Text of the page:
The Ontario Employment Standards Act (ESA) requires that all employees be granted one 30-minute break for every 5 consecutive hours of work. This means your employer can’t force you to eat at your desk or work through lunch. You’re entitled to use the 30-minute break however you want.
If you and your employer agree this time may be broken down into two fifteen-minute breaks, provided you receive at least thirty minutes. However, your employer is not obligated to give you more than thirty minutes of time off work during 5 hours.
Employees are not entitled to take additional breaks if they are a cigarette smoker. While many employers accommodate these types of breaks, they are not required by law to do so. If your employer does accommodate these types of breaks, it is important that they treat everyone in the workplace equally.
How many breaks in a 4 hour shift in Ontario?
According to the Ontario Employment Standards Act (ESA), an employer is not required to give a break for a 4 hour shift.
How many breaks in a 5 hour shift in Ontario?
The Ontario Employment Standards Act (ESA) requires that all employees be granted one 30-minute meal break for every 5 consecutive hours of work.
How many breaks in an 8 hour shift in Ontario?
Under the Employment Standards Act in Ontario, an employee is entitled to one 30 minute break every 8-hour shift. This is because an employer does not need to provide a break until every fifth hour.
How many breaks in an 12 hour shift in Ontario?
Under the Employment Standards Act in Ontario, employers must provide one 30-minute break from work after every five hours of work. Employers are allowed to provide more breaks if they want, but they cannot provide less than one thirty-minute break from work after every five hours of work. This means that in a 12 hour shift you would be entitled to two thirty-minute breaks.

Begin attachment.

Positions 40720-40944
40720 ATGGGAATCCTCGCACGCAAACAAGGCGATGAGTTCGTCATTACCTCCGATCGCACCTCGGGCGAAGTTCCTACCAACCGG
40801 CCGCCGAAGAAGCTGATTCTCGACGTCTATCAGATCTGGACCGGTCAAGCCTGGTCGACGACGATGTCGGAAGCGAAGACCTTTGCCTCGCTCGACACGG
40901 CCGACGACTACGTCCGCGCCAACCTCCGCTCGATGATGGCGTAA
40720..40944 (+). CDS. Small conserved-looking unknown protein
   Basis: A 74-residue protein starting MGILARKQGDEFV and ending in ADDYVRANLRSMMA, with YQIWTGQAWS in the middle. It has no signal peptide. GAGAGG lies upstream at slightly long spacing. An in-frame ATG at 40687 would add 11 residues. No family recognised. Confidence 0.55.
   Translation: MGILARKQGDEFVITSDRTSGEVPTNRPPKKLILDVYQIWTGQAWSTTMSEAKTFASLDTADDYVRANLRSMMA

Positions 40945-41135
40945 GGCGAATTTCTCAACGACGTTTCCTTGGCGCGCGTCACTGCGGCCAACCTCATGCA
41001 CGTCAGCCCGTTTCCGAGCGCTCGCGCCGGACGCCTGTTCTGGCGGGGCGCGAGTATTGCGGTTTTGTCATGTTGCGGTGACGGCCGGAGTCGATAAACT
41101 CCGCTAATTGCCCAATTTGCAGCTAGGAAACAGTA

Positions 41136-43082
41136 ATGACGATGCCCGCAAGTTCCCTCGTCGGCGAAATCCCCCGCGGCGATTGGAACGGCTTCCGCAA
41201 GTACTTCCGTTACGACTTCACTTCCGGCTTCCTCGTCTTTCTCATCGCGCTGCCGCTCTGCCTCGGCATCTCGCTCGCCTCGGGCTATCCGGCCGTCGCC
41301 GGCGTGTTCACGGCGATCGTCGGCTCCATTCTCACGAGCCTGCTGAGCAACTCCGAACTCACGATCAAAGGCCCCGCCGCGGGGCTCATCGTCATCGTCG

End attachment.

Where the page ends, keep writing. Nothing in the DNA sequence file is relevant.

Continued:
The Ontario Employment Standards Act does not require an employer to provide any breaks in addition to eating periods. However, if the employer does provide another type of a break, such as a coffee break, and the employee must remain at his or her workplace during the break, this time is considered to be working time under the ESA.
Does my employer have to pay me during my break?
No, your employer is not obligated to pay you for any break time that you receive unless it is specifically set out in your contract. Additionally, a break does not count towards your daily hours worked. As a result, your employer could technically schedule you for a nine-hour shift, if they provided you with an hour unpaid lunch during the course of your shift.
Can my employer schedule my break time?
Your employer is entitled to schedule your breaks to ensure that it has adequate coverage to meet its business needs during the course of your shift. As a result, employers frequently require employees to stagger their breaks so that they don’t overlap with other employees.
Can my employer ask me to complete work during my break time?
No, an employer cannot request you to perform work during break time in Ontario. For every five hours of consecutive work, an employee is entitled to a thirty-minute break whether they pay or not.
For more information on breaks in Ontario, please check out the Employment Standards Act Guide on Hours of Work.
Is it illegal to not get a break at work in Ontario?
Yes, a company must provide an unpaid break of at least 30 minutes to an employee for every five hours of consecutive work. If the organization needs the employee to remain available during their break, they must pay them for their break period.
Monkhouse Law Employment Lawyers is a Toronto law firm specializing in employment law. If your employer is violating your right to receive a break, book a free 30 minute consultation today. Give us a call at 416-907-9249 or fill out this quick form.